The following is from a sermon delivered to Trinity Church Wall Street on the Feast of the Ascension, 2014.
We are here together on this springtime evening in obedience to commands both secular and sacred. First, the secular: after the Glorious Revolution of 1688 brought an end to the strife of the English Civil War by placing William and Mary at the head of the British state, King William issued ecclesiastical orders to the royal governor of New York. “You shall take care that God Almighty be devoutly and duly served throughout your Government,” the King wrote. “The Book of Common Prayer as it is now established, read each Sunday and Holyday, and the blessed Sacrament administered according to the rites of the Church of England . . . .”
And this day is such a “Holyday,” the Feast of the Ascension of our Lord. The sacred commandment that brings us into one another’s company is what must be the single most-followed directive in human history: the injunction, first uttered in the upper room on the night before the crucifixion, to take bread and to take wine and to do so in remembrance of him.
We stand in this particular place, keeping the feast and proclaiming the word, because in 1692 the royal governor of New York bought land on Wall Street from the Lutherans — for 20 pounds. On a springtime Monday in May 1697, King William granted the charter of Trinity Church to become the parish of the city of New York. Not long afterward the vestry sent a report to the Archbishop of Canterbury. “The situation of our church is very pleasant,” the vestry wrote, “between two rivers on eminent ground.”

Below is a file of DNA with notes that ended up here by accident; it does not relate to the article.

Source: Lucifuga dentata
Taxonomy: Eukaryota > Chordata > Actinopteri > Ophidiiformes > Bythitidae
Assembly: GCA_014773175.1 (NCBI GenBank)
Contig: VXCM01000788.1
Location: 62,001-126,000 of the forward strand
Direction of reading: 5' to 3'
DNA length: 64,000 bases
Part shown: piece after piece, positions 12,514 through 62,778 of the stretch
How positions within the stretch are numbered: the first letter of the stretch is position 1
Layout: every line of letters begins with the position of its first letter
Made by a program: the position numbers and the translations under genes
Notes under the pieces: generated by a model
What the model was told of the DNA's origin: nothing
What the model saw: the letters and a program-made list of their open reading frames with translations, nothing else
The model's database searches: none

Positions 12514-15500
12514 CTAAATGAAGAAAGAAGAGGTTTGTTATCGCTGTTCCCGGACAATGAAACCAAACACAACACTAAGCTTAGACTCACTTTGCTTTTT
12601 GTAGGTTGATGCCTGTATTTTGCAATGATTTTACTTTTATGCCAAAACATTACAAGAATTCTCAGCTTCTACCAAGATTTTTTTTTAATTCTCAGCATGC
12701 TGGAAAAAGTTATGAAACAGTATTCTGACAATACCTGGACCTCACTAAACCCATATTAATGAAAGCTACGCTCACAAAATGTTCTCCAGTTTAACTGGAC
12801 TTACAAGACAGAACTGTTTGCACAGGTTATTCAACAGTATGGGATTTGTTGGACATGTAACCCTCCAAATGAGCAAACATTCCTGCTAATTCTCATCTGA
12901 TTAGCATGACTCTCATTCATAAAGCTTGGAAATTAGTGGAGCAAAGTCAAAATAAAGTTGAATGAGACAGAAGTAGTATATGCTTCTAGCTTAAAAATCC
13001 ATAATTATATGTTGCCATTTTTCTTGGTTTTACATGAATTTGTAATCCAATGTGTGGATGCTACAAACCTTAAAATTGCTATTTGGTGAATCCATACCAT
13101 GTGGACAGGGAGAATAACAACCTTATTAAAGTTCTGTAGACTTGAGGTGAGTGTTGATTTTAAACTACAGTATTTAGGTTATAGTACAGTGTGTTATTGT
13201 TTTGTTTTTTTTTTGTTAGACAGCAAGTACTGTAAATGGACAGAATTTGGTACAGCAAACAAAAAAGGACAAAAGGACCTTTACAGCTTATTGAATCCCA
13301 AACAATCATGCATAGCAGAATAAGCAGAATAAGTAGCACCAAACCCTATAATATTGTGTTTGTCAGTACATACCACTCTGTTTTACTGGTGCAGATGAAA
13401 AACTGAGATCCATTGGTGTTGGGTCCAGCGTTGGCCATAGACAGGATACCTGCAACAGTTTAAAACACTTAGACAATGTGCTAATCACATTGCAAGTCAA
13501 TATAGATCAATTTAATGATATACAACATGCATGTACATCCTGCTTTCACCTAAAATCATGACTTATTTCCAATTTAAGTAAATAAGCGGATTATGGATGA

Churches are in fact in-between places — they are at once temporal and eternal, tangible and intangible, secular in setting yet sacred in mission. Perhaps no parish in the Anglican Communion is a more vivid example of the contrasts between the hectic pace of this world and the holy promise of the next than Trinity, a critical element, a telling tableau. It is a temple of the Christian God set in the midst of Wall Street, a holy place in the world of money and appetite. That the parish stands so close by the Stock Exchange, Federal Hall, and Ground Zero gives us a tactile manifestation of the competing claims the world puts on humanity. There is the pull of religion, of commerce, of politics, and of terror. Contradiction, conflict, and tension are thus permanent features of Trinity’s spiritual geography.
And the Ascension is, like Trinity and like the Christian story itself, also bound up in contradiction, conflict, and tension. With the Ascension, as with so many of the miracles of Jesus, we find ourselves torn between legend and fact, between myth and reality. When speaking of the Resurrection or of the Ascension, the most rational, the most modern thing to do is to the cast the stories as metaphoric. It is an ancient critical reaction to the more spectacularly irrational elements of the biblical experience: Did Moses really part the Red Sea with Cecil B. DeMille-like sweep? And with Jesus, the temptation to comb through the gospel accounts in search of rational moments amid the miraculous milestones is an exercise that fascinated no less a man than Thomas Jefferson.
History and theology are not as easily distinguished from one another as we might at first think. History is what happened in time and space. Theology is what a people think history means. History is horizontal, theology vertical, and their intersection is the motive force behind our religious, national, and personal imaginations. Because of evidence from the past, we have, in other words, faith in the proposition that there is an unseen yet undeniably real truth at work in the world.